There’s a cynical answer, which is also true, that playoffs are just as much about generating revenue as they are about finding champions. But that can’t tell the whole story, because even with that economic reality lurking in the background, we as fans invest these tournaments with legitimacy. By and large, these tournaments would not exist if we didn’t confer legitimacy; if we all stopped watching football after the regular season, the playoffs would just be a drain on NFL coffers. (I also find the exceptions to the rule interesting; I think most people treat college basketball conference season results as more important, at least in the major conferences, than conference tournaments. Why?) Tournaments might just be money grabs, but only because we consumers are offering our money for them. Leagues are giving people what they want to watch.

So why do we want tournaments? I have a few ideas, though I am probably missing others:
1.) Tournaments provide certainty as to which games are important. No league is headquartered in Lake Wobegon; some teams each season are below average. A few are awful. But we might not know which teams won’t matter, especially early in the season. We also don’t know which games will “matter” in the sense of telling us which team is truly the best (will this October Jacksonville Jaguars vs. Kansas City Chiefs game tell me anything about the best team in the NFL?) The tournament is a powerful signal: watch these games, because the league has guaranteed quality by filtering bad teams out.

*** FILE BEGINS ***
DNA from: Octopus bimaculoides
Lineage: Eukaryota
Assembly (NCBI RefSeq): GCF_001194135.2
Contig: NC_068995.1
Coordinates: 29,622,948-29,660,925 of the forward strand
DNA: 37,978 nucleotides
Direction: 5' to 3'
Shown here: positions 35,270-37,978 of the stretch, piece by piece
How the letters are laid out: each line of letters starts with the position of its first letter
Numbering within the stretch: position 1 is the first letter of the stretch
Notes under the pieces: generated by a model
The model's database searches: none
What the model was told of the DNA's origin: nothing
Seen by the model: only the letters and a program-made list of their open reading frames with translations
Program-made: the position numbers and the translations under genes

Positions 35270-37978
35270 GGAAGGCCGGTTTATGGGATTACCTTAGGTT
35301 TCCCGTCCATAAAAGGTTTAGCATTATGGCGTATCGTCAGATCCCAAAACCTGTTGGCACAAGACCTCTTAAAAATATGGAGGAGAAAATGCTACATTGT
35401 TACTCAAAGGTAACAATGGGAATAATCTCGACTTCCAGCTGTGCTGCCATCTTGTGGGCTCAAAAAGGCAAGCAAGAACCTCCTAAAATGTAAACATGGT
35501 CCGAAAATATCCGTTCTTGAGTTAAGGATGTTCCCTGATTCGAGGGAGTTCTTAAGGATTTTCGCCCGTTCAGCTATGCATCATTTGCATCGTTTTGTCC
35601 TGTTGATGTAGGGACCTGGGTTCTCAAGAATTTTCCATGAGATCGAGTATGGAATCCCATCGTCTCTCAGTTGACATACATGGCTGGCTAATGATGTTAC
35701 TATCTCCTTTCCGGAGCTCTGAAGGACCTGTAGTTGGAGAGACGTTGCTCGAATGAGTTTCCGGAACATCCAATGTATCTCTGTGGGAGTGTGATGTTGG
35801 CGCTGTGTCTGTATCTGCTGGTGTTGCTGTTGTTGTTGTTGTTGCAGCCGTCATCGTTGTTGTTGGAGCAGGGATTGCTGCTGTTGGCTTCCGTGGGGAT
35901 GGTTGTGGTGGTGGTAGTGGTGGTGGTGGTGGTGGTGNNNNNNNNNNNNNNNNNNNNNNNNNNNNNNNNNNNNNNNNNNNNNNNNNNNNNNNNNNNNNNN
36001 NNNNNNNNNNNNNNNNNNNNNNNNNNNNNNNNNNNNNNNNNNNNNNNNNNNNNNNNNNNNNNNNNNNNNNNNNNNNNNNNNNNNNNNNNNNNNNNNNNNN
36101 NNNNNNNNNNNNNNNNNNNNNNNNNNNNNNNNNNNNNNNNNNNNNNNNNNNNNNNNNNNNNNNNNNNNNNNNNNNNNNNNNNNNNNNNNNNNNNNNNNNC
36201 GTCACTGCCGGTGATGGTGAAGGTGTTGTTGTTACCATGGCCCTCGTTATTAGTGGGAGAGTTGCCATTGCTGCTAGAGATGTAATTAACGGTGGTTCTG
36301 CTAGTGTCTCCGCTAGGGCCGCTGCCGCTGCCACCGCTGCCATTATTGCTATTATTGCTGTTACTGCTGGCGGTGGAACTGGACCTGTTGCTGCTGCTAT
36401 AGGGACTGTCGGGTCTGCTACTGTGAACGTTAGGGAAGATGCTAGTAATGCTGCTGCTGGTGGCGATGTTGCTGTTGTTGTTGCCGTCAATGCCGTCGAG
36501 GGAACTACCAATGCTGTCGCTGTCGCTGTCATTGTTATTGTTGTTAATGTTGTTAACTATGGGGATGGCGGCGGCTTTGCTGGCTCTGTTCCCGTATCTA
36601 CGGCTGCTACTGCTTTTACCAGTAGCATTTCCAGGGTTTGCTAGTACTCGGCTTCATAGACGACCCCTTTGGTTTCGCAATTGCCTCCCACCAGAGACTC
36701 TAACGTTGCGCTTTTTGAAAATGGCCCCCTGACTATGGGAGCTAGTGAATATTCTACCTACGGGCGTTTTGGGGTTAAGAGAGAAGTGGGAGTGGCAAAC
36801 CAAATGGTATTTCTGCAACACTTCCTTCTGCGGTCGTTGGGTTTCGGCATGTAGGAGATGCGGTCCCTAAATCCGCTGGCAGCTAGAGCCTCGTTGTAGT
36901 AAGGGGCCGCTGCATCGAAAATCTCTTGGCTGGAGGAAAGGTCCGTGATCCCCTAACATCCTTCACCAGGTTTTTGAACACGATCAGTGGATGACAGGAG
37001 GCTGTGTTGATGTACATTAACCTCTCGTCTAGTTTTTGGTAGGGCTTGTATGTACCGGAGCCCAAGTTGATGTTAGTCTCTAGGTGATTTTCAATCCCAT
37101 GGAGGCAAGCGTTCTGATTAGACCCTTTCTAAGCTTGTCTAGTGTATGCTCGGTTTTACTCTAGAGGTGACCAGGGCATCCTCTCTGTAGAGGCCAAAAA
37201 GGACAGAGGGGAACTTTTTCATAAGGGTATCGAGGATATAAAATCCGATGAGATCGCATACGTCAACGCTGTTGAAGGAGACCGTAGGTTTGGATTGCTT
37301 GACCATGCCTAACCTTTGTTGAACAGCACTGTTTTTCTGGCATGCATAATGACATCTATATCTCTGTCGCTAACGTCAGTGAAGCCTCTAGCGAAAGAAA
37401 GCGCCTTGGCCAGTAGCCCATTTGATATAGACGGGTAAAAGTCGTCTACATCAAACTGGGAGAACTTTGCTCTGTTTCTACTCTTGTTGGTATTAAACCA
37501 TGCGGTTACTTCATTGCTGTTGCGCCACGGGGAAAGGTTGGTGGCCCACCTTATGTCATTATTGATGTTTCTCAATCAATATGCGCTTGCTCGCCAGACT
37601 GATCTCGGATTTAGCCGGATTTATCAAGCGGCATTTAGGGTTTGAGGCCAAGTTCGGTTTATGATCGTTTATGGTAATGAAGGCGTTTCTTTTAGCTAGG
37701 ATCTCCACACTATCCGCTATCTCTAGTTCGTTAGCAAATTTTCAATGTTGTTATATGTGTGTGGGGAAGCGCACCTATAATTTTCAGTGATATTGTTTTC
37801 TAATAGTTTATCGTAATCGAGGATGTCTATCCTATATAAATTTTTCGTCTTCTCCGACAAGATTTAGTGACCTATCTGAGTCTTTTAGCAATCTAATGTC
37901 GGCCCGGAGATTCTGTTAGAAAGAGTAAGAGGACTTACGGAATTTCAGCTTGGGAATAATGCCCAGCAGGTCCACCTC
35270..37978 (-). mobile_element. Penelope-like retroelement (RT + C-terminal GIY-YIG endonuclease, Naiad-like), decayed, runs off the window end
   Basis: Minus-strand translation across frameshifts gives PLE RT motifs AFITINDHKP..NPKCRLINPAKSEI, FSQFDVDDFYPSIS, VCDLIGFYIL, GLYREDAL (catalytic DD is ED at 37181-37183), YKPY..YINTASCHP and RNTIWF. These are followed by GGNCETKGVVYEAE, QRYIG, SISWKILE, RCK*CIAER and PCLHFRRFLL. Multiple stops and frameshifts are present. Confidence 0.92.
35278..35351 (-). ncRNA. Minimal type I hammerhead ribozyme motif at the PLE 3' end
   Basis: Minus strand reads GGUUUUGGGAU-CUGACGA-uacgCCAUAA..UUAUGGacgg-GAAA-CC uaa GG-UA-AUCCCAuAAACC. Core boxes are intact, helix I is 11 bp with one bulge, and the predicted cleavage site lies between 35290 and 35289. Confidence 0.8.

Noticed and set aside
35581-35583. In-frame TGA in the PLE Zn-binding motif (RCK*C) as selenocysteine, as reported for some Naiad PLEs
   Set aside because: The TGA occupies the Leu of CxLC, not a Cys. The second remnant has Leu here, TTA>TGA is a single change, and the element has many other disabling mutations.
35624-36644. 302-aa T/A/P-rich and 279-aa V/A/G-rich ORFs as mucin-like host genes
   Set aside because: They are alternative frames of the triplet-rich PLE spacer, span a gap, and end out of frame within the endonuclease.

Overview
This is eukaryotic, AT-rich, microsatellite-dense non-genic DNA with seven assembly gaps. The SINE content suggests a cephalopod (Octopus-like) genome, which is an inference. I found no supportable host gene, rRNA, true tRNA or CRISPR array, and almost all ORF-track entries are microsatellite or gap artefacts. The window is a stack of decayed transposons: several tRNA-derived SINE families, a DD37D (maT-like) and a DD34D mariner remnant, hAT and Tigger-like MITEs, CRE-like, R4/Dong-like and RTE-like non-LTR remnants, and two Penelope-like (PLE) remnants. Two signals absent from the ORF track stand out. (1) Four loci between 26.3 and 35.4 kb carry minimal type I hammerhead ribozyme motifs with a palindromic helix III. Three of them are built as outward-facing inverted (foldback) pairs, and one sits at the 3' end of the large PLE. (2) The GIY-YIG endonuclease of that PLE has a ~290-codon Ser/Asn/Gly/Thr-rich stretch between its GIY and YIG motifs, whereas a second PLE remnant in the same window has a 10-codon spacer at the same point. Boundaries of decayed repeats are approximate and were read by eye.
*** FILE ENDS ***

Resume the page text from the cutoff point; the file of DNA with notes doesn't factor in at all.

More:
2.) Tournaments are shorter than seasons. Diehard fans will watch all season long, but lots of people aren’t interested enough to pay attention to the NBA from October to June, or MLB from April to November. Tournaments provide a condensed season within a season; a two month NBA season, a one month MLB season, a three week college basketball season. Beginnings of tournaments also provide convenient jumping-on points for casual fans that may never get involved if there was no playoff.

3.) Tournaments have one winner. Regular seasons can have winners, too, but there’s usually some room for interpretation. Who was the winner of the college basketball regular season this year? Ohio State was the #1 overall seed in the tournament, so they are a reasonable answer, but Kansas and Pittsburgh (just to name two) were plausible answers also. The question in this context also seems peculiar—how can a 30 game season have a winner when there are 340 teams and the vast majority will never play each other? In lots of sports, there just can’t be an answer; the regular season isn’t long enough (perhaps can’t be long enough) to give us enough data.